Presidential candidates may have a loophole to circumvent campaign spending regulations through so-called delegate committees, thanks to a deadlocked Federal Election Commission yesterday.

The commission reached no decision on whether such committees, authorized by presidential candidates, should be allowed to spend unlimited amounts on a candidate's campaign.

At issue is how closely a candidate's campaign can coordinate with delegate committees before the delegate groups become an official part of that campaign and thus subject to the spending and contribution limits that apply to federal campaigns.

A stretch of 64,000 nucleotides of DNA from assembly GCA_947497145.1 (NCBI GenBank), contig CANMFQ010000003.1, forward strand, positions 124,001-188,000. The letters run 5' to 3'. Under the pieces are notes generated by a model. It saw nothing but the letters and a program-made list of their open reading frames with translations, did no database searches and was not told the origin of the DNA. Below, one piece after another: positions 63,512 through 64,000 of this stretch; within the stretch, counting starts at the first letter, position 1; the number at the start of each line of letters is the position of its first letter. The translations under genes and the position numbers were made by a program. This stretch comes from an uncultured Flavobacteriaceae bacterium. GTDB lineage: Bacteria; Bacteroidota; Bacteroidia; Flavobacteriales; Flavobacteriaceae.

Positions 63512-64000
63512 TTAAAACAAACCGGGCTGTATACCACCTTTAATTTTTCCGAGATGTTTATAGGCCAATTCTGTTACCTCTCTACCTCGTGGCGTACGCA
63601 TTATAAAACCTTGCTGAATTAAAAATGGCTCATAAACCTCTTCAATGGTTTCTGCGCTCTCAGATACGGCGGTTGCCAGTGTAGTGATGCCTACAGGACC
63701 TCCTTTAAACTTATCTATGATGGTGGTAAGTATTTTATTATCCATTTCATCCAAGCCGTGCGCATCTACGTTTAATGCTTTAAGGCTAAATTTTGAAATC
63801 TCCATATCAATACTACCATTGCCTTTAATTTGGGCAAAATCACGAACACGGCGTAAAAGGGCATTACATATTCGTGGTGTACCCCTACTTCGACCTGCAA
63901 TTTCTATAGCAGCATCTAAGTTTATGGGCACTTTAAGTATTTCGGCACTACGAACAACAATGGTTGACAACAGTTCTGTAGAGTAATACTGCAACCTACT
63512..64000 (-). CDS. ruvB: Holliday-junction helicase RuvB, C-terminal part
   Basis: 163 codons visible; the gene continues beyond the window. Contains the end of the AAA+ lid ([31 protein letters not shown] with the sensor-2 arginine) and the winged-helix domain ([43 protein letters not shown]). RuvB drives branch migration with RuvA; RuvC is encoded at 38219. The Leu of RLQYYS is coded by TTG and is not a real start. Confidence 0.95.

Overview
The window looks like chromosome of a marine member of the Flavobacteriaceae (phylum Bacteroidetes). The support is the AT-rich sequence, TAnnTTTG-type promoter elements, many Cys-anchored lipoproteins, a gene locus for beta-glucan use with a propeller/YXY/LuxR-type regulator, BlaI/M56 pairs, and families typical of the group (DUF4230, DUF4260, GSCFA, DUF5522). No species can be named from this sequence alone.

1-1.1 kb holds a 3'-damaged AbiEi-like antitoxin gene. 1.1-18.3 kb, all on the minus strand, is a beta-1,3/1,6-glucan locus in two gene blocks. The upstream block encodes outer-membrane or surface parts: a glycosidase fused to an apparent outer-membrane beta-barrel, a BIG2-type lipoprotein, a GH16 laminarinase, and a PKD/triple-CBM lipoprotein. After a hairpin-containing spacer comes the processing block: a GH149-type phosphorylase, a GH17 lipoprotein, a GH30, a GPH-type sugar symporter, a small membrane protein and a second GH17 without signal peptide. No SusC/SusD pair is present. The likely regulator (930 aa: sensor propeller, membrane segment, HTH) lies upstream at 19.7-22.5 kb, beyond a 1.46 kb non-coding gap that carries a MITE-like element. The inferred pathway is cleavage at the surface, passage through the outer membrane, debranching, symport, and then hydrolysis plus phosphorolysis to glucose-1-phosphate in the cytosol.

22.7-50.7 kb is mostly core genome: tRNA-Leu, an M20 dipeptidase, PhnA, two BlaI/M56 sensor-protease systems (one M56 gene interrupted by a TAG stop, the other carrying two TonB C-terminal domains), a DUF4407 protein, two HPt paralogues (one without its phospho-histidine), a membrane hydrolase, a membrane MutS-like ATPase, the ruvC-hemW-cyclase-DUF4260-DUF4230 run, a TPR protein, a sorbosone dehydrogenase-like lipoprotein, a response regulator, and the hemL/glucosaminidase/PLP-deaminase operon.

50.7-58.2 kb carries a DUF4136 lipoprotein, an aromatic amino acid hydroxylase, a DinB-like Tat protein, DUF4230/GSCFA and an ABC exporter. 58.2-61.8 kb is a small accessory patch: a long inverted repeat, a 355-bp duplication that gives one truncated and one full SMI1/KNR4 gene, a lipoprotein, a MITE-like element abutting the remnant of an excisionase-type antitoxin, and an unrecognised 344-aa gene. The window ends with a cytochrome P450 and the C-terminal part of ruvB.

But while failing on a partisan 3-to-3 split to reach agreement on the general principle of authorized delegate committees, the commission did agree that exchanging mailing lists would constitute joint campaigning and make the delegate committee an official affiliate of the presidential campaign.

The FEC studied the matter after Rep. Jack Kemp (R-N.Y.) asked for a clarification on what delegate committees in various states could do without having the spending count under the limits governing his campaign.

Campaign spokesman John Buckley said, "What we wanted was permission from the FEC so that people could go out on their own and begin organizing. We wanted to find out what we were able to do in the way of providing assistance to them."